Brandon Brown's The Four Seasons Moves Art Into Friendship
Brandon Brown's newest book, The Four Seasons (Wonder, 2018), is reviewed by Dylan Byron for 3:AM Magazine. "Longer than a midwinter day, but more compact than the lifespan of the modernist long poem, a single year (May 2015 to May 2016) lends Brown’s newest book its form," writes Byron. More:
...Corners of the earth, winds, humanity’s ages, the zodiac’s signs, the body’s humors and, of course, the seasons—here all four.
Echoing Hegel’s Encyclopedia, Engels observes in the notes and fragments to his Dialectics of Nature:
Life and death. Already no physiology is thought scientific if it does not consider death as an essential element of life, life’s negation as being essentially contained in life itself, so that life is always thought of in relation to its necessary result, death, which is always contained in it in germ. The dialectical conception of life is nothing more than this…Living means dying.
Brandon Brown: lyric of our neoliberal nightmare, the juniper’s shade in which all life sickens and there is no song.
Since it’s summer, we think under the shade of Brown’s counter-plot of unproductivity, “Sometimes the idea of not producing or reproducing is exactly the kind of practical, benign nihilism most attractive to me.” But then art intervenes: “Other times I think of that great David Wojnarowicz graffiti, ‘The silence of Marcel Duchamp is overrated.’” With that classically Bay Area communitarian impetus, art moves right (you wouldn’t want to say “straight”) into friendship. It’s claimed, implicitly, for New Narrative but it could equally be Language or, if you think as I do, just Brown and his friend Bruce Boone:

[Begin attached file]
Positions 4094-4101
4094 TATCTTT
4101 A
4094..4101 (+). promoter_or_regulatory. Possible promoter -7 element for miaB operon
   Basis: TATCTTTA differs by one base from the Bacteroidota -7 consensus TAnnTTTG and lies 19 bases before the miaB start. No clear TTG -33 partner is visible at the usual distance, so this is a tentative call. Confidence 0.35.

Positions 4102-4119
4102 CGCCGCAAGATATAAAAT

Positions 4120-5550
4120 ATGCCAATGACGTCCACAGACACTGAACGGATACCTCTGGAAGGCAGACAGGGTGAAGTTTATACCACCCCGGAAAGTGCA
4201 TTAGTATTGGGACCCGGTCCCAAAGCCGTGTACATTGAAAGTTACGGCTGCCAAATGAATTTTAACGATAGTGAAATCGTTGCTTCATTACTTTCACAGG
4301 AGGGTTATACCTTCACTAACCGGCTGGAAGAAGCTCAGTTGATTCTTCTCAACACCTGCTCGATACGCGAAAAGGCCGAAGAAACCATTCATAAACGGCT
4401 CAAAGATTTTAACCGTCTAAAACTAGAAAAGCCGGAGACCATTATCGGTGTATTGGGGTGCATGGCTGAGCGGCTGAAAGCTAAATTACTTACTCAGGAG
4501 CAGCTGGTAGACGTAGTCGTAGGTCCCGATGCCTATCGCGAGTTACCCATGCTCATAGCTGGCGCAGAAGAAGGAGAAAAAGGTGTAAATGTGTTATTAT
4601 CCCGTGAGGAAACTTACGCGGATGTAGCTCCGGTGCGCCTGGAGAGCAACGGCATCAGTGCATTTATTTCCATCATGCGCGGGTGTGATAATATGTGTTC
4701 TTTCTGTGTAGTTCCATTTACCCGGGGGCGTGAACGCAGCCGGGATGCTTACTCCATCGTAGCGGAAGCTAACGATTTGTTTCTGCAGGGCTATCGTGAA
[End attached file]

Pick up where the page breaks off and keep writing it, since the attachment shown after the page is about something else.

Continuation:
Bruce and I went to SFMOMA when the Felix Gonzalez-Torres curtain was up. We walked through the beads several times, luxuriating in how they whipped us softly, little sparkly spankings. Bruce smiled behind the dangling threads and I smiled at Bruce.
Did you know Brown is six-foot-three and also an art writer? Boone’s pretty tall too, though not a straight poet and far easier to picture getting a sparkly spanking, flashing that sly, worldly grin of his. It could be parochialism, but I can’t help noticing all these gestures back towards New York art people, to say nothing of the ritual obeisance to fallen heroes of queer culture...
Read on at 3:AM.